Pitched roof


The Schinkel roof or Schinkel gable is the name given to the triangular gable that we often find as the upper end of Biedermeier furniture.

The Schinkel gable was named after the architect Karl Friedrich Schinkel, who designed numerous buildings between 1800-1840, especially in the greater Berlin area.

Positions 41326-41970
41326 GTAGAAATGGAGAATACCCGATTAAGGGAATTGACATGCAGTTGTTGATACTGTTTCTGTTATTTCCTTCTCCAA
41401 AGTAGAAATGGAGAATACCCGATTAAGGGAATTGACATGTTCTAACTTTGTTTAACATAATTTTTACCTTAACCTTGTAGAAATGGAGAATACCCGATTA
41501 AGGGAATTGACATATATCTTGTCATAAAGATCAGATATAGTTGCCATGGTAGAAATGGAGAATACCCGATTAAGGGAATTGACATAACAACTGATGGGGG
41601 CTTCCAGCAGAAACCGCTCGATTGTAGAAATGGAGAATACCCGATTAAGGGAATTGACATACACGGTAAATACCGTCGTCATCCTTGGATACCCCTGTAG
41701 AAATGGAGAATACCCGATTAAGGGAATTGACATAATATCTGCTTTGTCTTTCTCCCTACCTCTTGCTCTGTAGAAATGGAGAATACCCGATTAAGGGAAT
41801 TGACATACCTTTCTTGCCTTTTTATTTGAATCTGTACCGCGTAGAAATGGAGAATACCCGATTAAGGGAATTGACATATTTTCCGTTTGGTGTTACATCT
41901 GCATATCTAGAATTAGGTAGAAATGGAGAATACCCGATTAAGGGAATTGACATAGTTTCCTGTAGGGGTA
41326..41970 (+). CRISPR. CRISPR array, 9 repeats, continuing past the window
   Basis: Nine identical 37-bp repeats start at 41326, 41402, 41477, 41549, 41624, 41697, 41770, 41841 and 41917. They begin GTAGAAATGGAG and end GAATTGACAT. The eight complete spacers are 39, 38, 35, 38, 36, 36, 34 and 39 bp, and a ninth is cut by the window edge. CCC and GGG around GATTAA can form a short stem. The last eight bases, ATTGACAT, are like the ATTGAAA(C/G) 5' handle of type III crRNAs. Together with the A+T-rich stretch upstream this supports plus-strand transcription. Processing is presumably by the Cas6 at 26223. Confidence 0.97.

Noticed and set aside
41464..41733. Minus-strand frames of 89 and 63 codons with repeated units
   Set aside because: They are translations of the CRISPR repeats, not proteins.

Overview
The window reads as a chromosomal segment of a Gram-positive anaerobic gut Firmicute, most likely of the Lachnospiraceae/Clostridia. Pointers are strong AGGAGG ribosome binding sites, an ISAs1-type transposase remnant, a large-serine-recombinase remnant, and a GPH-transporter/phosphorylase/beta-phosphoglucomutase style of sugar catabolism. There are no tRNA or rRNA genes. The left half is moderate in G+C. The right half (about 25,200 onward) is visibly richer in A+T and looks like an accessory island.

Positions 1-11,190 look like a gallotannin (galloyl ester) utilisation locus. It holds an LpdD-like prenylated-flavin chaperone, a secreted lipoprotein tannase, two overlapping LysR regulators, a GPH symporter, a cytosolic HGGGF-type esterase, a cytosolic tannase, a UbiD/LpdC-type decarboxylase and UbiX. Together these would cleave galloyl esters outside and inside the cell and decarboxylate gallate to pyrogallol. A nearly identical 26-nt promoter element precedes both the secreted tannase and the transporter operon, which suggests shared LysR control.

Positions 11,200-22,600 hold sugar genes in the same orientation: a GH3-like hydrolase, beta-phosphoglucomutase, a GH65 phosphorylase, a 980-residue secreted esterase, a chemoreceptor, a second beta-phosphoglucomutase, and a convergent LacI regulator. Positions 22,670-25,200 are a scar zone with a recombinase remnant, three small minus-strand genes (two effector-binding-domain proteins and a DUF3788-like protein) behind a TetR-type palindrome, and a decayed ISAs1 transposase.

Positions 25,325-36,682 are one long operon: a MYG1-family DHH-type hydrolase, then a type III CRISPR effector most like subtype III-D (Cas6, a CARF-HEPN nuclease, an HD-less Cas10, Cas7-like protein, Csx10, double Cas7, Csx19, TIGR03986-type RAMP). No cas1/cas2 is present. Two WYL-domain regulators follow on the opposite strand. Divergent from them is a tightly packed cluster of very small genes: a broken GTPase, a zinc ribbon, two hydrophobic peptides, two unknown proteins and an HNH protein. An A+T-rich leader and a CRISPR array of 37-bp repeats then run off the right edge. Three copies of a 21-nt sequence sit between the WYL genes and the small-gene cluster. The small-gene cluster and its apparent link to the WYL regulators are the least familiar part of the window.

Furniture construction has always been strongly oriented towards architecture. This is particularly evident in the example of Karl Friedrich Schinkel. In the first half of the 19th century, there was a veritable building boom in Berlin. Typical elements from architecture were adopted directly into furniture making. For example, the Schinkel roof first became widespread in early Biedermeier furniture made of mahogany and birch, which was popular in north-eastern Germany. Later in the Biedermeier period, we also find the Schinkel gable on cherry and walnut furniture, which tended to be built in central Germany.

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